French operas, American jazz, dance and a Russian choral symphony bring to a close the exciting, emotional and entertaining 2017–18 academic year at the UMKC Conservatory of Music and Dance.
UMKC Opera presents an intimate and captivating evening of French opera with a double bill featuring Francis Poulenc’s brooding La voix humaine (The Human Voice) and Maurice Ravel’s lyric fantasy L’enfant et les sortilèges (The Child and the Spells). Each opera portrays a very singular voice facing trying times; one of a lover’s regret and the other a child’s rage. Fenlon Lamb directs this production of deep emotion and flights of fancy in a continuing exploration of the paper medium with set designer Jeff Ridenour, costume designer Maureen Thomas and projections designer Kris Kirkwood, the same team that brought Humperdinck’s Hänsel und Gretel to life in the fall.
Poulenc’s La voix humaine, composed in 1958, was written for a single soprano performer with orchestra. The libretto consists of a woman’s last phone conversation with her lover, who is now in love with someone else. As the conversation progresses, she eventually tells the caller of her attempted suicide the night before. This dark, one-act opera is based on the 1928 play by the same name, written by Jean Cocteau, who worked closely with Poulenc while he was composing the opera. Unlike his previous works, this piece stands out for its tonal ambiguity, as Poulenc avoids traditional harmonic functions in favor of unresolved dissonances in his orchestration.
Maurice Ravel’s second opera, L’enfant et les sortilèges, was written between 1917 and 1925, with a libretto by Colette, the Nobel Prize-winning French novelist behind the novella Gigi. In contrast to the Poulenc work, this one-act opera has numerous roles, with the score specifying roles that should be performed by the same singer. This story is of a rude child, who throws a tantrum destroying the room around him. Those unhappy items come to life as his bedroom becomes a garden filled with tortured animals and plants who shun his attempts to make friends with them because of the injuries he caused them. It isn’t until an act of kindness from the child that the animals have a change of heart and decide to help him find his way home.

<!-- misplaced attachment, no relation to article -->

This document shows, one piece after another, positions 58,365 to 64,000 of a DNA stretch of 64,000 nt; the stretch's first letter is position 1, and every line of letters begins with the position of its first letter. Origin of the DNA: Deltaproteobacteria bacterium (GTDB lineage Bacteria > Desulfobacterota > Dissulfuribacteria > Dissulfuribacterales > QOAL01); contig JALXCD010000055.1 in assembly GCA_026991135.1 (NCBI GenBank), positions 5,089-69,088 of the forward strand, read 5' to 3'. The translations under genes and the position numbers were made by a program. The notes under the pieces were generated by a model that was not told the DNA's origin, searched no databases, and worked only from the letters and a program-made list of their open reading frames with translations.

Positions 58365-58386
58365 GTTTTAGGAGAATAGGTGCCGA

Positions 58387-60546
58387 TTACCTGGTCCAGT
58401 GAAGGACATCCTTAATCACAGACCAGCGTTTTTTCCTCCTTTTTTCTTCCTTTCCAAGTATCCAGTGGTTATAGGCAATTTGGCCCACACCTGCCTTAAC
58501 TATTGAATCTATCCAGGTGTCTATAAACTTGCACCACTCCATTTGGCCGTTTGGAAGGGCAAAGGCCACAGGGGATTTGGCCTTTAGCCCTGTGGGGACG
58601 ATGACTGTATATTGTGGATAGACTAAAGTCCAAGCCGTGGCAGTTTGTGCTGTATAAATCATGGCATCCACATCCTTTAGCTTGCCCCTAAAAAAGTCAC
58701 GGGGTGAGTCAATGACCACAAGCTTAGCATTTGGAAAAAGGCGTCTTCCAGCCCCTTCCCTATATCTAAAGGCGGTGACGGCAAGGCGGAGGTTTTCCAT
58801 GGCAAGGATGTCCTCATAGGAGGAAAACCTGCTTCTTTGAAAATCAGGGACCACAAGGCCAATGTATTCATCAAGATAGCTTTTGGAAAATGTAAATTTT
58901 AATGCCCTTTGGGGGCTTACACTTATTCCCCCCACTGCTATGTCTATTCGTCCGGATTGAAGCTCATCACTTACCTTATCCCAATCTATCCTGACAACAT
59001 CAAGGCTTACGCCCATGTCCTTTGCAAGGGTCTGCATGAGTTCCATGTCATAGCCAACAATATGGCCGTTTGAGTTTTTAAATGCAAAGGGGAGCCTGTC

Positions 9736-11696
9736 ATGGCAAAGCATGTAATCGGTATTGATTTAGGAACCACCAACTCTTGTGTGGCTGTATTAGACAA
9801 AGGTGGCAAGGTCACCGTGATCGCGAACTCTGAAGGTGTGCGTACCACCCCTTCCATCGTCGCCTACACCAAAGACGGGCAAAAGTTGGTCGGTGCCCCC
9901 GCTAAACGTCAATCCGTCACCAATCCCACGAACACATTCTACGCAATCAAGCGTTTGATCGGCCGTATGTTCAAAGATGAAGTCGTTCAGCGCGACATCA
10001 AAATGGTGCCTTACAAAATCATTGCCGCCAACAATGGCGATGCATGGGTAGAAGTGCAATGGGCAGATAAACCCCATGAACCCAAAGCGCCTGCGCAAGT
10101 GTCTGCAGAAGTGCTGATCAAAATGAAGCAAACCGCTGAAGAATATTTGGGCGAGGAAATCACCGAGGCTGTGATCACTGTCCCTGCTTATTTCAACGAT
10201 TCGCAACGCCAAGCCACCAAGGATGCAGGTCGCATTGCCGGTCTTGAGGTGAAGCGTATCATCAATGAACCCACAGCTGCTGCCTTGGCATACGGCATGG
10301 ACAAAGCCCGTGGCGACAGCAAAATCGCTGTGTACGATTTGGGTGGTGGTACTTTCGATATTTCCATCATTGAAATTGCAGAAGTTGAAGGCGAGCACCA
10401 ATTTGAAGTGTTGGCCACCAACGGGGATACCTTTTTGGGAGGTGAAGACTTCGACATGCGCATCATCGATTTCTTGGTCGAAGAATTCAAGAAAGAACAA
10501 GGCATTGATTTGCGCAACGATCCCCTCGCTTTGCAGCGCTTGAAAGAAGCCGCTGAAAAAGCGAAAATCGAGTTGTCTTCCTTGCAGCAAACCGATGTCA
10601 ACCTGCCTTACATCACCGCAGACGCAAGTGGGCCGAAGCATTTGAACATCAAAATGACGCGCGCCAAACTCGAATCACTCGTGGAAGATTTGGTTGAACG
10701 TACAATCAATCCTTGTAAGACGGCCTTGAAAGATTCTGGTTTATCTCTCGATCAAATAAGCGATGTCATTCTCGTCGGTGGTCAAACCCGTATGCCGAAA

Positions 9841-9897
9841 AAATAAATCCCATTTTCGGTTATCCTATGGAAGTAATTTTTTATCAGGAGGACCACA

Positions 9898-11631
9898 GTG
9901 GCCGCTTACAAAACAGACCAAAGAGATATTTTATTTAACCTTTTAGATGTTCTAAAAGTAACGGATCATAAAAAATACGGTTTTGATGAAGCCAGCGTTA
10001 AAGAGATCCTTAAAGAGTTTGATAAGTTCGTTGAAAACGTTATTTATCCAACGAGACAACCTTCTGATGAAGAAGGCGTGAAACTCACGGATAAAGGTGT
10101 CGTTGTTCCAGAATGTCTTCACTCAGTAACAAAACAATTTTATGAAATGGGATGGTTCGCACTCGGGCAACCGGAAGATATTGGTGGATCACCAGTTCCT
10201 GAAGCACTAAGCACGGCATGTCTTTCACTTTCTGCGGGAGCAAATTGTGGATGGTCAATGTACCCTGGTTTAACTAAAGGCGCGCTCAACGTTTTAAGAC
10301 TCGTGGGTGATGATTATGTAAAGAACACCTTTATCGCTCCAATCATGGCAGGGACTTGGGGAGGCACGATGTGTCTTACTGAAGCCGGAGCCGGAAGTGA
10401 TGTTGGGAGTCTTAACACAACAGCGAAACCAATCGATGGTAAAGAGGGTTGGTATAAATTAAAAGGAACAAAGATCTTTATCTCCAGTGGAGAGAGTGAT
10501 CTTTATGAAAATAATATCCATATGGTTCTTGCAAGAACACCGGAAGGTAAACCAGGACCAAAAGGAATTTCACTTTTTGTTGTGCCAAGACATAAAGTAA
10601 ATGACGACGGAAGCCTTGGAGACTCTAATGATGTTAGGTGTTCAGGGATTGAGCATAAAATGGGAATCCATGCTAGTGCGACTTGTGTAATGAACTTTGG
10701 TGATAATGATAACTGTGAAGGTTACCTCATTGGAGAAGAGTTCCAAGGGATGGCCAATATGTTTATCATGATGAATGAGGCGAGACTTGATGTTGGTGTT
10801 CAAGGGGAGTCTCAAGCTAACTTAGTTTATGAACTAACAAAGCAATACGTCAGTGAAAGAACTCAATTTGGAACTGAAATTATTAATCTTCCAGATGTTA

Spring Opera, March 22–24, 7:30 p.m., White Recital Hall, 2:30 p.m. matinee, March 25.
The Conservatory Jazz Bands return for their annual Spring performance, UMKC Jazz Night at the Folly. This lively collage concert features a variety of ensembles that represent the entirety of jazz studies at the Conservatory, including the Jazz Bass Ensemble, the World Percussion Ensemble and big bands led by jazz faculty Dan Thomas and Bobby Watson.
UMKC Jazz Night, April 19, 7:30 p.m., C. Stephen Metzler Hall, Folly Theater.
Our annual Spring Dance is a chance to experience the athleticism, precision and passion of our Conservatory dance students. The extraordinary creativity of the dance faculty’s choreography is combined with our talented dance students as they collaborate with Conservatory musicians and guests for this exciting performance.
April 26–28, 7:30 p.m., White Recital Hall, with a free and informal performance April 28, 2:30 p.m.
The 2017–18 Conservatory Artist Series concludes on Tuesday, May 1 with the Conservatory Orchestra, Choirs and dancers in a thrilling return to Helzberg Hall as they perform Stravinsky’s Symphony of Psalms, conducted by Robert Bode, and more. This 1930 neoclassical work was commissioned by Serge Koussevitzky to celebrate the 50th anniversary of the Boston Symphony Orchestra, and since then has become one of the best-known choral symphonies. In 1999 Time Magazine designated it the century’s best classical piece. The three movements of this piece are performed without break, and the texts sung are drawn directly from the Vulgate Bible translation in Latin. Stravinsky said of this work, “it is not a symphony in which I have included Psalms to be sung. On the contrary, it is the singing of the Psalms that I am symphonizing.”
Conservatory Finale, May 1, 7 p.m., Kauffman Center for the Performing Arts, Helzberg Hall.
All Conservatory tickets are available at umkc.edu/cto, or by calling 816-235-6222.